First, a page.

Communism, the jealous Communist regimes (Soviet and Chinese) vilified Mongolia’s
national hero, Genghis Khan (who was in fact quite progressive, even by
contemporary standards). During the Cultural Revolution, all traditional music was
banned, so a tune extolling the virtues of the great Khan’s steeds would be
doubly anathema. However, the song held tremendous meaning for Mongolian
vocalist Urna Chachar Tugchi’s family, so she set out to reclaim their cultural
heritage, verse by verse. Byambasuren Davaa chronicled her song-hunting odyssey
in The Two Horses of Genghis Khan (trailer here), which releases
today on DVD from Corinth Films.
(as she is often simply billed, like Adele) grew up in a musical family,
haunted by the Cultural Revolution. At the height of the horrors, her
grandmother’s prized horse-head violin was destroyed. Only the carved neck
remained, on which some of the lyrics to the song “The Two Horses of Genghis
Khan” were still legible. The symbolic significance for the divided Mongolian
homeland is hard to miss.
gained international prominence in what might be termed “world music” circles, the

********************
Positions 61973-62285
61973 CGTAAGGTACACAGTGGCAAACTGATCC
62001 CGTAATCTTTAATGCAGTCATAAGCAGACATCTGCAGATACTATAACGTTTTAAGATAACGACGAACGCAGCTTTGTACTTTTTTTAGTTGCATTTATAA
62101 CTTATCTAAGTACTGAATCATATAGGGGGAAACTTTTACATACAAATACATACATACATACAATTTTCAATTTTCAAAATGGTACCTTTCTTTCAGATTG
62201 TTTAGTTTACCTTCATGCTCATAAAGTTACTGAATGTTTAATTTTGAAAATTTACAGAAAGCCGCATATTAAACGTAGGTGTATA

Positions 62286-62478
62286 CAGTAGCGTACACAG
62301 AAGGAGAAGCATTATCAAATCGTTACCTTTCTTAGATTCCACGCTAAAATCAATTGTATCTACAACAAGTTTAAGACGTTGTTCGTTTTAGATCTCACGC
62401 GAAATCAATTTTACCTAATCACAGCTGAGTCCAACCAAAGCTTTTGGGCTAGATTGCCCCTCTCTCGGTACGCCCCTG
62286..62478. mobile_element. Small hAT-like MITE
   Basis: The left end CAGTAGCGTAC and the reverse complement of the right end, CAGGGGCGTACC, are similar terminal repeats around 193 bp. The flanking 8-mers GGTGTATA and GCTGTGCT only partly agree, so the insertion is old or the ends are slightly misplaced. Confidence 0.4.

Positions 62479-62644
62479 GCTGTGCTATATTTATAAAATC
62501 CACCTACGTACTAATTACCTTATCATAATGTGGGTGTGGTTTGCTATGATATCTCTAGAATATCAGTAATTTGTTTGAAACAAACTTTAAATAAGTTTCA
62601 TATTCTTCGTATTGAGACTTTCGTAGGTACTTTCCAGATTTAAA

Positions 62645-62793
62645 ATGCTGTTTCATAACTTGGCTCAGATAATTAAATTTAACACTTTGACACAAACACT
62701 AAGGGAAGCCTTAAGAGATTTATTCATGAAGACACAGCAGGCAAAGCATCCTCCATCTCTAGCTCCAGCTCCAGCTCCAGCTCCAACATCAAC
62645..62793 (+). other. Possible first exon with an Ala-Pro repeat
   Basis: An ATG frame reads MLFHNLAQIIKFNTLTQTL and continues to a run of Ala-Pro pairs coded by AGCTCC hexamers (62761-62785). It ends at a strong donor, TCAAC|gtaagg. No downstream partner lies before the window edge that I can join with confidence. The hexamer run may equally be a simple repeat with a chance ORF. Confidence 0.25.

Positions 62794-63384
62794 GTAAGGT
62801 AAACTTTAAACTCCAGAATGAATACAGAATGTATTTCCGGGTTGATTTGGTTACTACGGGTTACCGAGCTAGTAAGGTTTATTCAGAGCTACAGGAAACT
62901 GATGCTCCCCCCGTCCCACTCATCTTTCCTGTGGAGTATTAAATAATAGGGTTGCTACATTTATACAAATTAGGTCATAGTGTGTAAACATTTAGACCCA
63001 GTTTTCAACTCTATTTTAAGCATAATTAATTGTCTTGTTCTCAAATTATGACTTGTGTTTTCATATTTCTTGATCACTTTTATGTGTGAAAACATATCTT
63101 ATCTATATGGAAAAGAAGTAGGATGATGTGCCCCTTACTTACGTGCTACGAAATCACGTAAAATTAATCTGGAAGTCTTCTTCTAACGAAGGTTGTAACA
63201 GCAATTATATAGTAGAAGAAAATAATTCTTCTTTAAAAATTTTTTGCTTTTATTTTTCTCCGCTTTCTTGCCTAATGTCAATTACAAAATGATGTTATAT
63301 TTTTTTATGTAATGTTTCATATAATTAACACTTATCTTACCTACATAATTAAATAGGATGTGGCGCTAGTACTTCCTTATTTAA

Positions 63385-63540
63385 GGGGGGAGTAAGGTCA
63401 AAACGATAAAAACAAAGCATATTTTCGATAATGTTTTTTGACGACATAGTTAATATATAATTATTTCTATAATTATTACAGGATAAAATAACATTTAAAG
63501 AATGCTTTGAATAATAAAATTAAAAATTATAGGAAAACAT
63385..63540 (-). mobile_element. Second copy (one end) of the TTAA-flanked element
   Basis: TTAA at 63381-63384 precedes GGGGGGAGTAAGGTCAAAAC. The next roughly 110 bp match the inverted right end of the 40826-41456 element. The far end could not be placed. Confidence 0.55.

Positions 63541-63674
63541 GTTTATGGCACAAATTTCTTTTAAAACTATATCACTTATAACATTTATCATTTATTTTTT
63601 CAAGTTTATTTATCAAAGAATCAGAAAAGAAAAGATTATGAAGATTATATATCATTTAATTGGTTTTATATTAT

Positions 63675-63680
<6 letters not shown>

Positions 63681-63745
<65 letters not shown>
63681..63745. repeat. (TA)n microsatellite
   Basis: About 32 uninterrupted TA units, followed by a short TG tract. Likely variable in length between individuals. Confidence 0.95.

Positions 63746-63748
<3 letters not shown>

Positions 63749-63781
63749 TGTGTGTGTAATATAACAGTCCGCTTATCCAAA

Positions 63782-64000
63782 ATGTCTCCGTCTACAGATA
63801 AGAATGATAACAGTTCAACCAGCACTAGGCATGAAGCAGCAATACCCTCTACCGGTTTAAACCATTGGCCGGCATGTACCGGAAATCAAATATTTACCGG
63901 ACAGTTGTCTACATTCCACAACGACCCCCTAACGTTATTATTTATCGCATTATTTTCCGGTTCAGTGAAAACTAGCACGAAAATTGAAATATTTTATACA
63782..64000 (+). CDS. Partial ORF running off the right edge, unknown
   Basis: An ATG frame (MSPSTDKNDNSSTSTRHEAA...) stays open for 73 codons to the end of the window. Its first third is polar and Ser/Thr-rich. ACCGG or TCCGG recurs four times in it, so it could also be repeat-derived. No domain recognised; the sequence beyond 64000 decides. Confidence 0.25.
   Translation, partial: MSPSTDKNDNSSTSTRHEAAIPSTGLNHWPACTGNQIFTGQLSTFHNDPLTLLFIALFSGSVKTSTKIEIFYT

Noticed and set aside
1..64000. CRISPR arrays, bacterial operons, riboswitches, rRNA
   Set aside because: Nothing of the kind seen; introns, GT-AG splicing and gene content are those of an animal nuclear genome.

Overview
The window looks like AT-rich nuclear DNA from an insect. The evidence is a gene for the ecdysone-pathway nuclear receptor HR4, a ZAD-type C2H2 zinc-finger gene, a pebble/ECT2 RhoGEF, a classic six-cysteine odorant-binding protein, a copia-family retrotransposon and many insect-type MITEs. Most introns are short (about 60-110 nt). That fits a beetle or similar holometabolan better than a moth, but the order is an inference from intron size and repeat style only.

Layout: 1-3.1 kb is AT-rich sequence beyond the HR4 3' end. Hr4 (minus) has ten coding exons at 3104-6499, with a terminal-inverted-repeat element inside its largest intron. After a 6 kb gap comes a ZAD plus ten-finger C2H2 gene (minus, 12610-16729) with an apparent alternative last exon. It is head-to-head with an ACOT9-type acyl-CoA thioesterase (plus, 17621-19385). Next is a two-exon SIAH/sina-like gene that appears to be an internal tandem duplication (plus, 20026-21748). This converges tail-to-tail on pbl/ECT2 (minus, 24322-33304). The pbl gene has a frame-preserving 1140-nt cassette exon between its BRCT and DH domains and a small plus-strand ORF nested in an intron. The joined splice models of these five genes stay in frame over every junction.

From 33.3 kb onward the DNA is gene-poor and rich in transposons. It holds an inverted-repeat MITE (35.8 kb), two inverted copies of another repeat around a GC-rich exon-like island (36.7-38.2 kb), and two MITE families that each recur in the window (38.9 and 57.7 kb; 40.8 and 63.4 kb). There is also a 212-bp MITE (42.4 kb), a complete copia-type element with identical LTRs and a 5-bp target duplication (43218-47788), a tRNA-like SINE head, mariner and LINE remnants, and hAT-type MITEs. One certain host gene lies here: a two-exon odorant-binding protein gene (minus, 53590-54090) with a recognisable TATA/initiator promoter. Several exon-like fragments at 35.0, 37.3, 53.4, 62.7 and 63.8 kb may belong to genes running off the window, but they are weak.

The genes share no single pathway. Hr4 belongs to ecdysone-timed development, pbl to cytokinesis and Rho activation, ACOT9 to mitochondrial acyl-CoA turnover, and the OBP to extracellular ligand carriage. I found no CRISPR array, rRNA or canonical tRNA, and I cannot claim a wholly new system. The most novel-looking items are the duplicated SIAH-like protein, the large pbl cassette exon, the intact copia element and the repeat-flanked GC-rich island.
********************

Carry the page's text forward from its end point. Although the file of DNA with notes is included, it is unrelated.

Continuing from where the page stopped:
Inner Mongolian Urna arranges a concert with an Outer Mongolian classical
ensemble to premiere the rediscovered song. At that point, she sets off into
grasslands in search of elderly Mongolians who might still remember the lyrics.
during the early stages of her journey, she only finds the lingering effects of
deliberate cultural and environmental devastation. As in Tibet, the old regime
was not a wise steward of Mongolia ecology and the current government had other
fish to fry, such as the 2008 riots, which broke out just after filming
wrapped. Frankly, viewers will suspect some of the old timers Urna meets might
remember the song better than they let on, but simply do not feel comfortable admitting
otherwise, given the past efforts devoted to suppressing traditional culture.
Urna has a stirring voice and a warm, engaging presence, which give her immediate
credibility with the Outer Mongolians she encounters and the viewers watching
from the comfort of home. The wide open vistas are also quite a sight to take
in, making THoGK an unusually visual
documentary. Indeed, cinematographer Martijn van Broekhuizen (currently shooting
the reboot of The Crow) frames some
pretty incredible images.
climatic performance would seem to end the journey on a satisfyingly uplifting
note, but the final post-credits captions offer a chilling parting dose of
reality. They also underscore why Urna’s mission of cultural restoration is so important
and necessary in a world of ideological strife. Highly recommended, especially
for fans of Urna, Shen Yun, and similar efforts to reclaim the cultural
diversity lost under the successive mass movements of the Chinese Communist
regime, Two Horses of Genghis Khan releases
today (9/27) on DVD, from Corinth Films.
Labels: Cultural Revolution, Documentary, DVD, Mongolian Cinema, Urna Chachar Tugchi